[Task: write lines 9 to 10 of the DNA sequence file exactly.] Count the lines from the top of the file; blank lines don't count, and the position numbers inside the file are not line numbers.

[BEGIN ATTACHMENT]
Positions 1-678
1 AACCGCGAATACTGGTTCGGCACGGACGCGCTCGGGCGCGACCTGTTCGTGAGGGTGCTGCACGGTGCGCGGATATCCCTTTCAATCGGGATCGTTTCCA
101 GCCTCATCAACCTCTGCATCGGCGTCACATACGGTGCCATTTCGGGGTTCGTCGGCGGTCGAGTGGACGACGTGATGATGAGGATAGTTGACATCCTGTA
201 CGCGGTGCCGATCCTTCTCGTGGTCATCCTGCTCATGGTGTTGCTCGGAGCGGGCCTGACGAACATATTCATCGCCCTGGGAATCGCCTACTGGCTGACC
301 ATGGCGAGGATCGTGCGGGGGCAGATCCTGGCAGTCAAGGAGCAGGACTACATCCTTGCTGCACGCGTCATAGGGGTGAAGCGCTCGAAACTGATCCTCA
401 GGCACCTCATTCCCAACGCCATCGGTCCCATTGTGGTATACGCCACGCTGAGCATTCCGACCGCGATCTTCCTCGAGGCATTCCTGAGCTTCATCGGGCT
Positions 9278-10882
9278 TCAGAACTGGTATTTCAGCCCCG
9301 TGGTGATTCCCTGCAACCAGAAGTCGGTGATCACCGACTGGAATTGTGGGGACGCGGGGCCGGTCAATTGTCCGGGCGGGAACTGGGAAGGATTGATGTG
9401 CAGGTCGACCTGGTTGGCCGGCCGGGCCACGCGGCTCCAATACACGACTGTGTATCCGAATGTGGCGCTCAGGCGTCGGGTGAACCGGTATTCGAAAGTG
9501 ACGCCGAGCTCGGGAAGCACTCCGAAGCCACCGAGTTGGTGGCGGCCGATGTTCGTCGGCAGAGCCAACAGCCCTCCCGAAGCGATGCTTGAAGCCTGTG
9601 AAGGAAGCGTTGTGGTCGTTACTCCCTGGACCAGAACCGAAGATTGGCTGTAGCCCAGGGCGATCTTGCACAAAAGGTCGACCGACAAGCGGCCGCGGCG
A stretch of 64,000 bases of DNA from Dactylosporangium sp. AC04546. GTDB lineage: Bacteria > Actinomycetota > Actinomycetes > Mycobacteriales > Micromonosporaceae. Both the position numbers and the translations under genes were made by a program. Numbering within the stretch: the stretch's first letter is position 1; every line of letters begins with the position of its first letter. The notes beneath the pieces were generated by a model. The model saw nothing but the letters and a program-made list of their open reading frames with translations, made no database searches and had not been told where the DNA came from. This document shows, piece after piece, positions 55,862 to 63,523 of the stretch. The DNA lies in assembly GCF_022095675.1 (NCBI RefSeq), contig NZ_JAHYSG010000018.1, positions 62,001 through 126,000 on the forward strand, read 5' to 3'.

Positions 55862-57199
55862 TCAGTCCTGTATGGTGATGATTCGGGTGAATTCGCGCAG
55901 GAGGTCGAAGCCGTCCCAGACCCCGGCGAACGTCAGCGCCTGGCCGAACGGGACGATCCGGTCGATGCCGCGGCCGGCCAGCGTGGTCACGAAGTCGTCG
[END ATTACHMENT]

9301 TGGTGATTCCCTGCAACCAGAAGTCGGTGATCACCGACTGGAATTGTGGGGACGCGGGGCCGGTCAATTGTCCGGGCGGGAACTGGGAAGGATTGATGTG
9401 CAGGTCGACCTGGTTGGCCGGCCGGGCCACGCGGCTCCAATACACGACTGTGTATCCGAATGTGGCGCTCAGGCGTCGGGTGAACCGGTATTCGAAAGTG